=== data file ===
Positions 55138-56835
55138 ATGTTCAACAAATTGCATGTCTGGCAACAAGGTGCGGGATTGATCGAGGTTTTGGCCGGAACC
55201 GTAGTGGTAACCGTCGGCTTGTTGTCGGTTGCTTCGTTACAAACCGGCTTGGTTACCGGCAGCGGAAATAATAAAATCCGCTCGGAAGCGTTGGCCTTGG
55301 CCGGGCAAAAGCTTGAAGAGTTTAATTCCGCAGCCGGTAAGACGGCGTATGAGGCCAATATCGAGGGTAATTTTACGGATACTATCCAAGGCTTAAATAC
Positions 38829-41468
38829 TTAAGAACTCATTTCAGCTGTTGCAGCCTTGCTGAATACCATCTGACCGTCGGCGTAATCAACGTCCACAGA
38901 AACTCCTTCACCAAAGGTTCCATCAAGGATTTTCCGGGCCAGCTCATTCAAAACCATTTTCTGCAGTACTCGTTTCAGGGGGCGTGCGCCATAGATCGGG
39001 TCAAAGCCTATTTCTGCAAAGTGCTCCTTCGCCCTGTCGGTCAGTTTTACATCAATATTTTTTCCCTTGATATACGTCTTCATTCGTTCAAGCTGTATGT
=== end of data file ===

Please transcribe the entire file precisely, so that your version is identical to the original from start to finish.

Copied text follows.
Positions 55138-56835
55138 ATGTTCAACAAATTGCATGTCTGGCAACAAGGTGCGGGATTGATCGAGGTTTTGGCCGGAACC
55201 GTAGTGGTAACCGTCGGCTTGTTGTCGGTTGCTTCGTTACAAACCGGCTTGGTTACCGGCAGCGGAAATAATAAAATCCGCTCGGAAGCGTTGGCCTTGG
55301 CCGGGCAAAAGCTTGAAGAGTTTAATTCCGCAGCCGGTAAGACGGCGTATGAGGCCAATATCGAGGGTAATTTTACGGATACTATCCAAGGCTTAAATAC
Positions 38829-41468
38829 TTAAGAACTCATTTCAGCTGTTGCAGCCTTGCTGAATACCATCTGACCGTCGGCGTAATCAACGTCCACAGA
38901 AACTCCTTCACCAAAGGTTCCATCAAGGATTTTCCGGGCCAGCTCATTCAAAACCATTTTCTGCAGTACTCGTTTCAGGGGGCGTGCGCCATAGATCGGG
39001 TCAAAGCCTATTTCTGCAAAGTGCTCCTTCGCCCTGTCGGTCAGTTTTACATCAATATTTTTTCCCTTGATATACGTCTTCATTCGTTCAAGCTGTATGT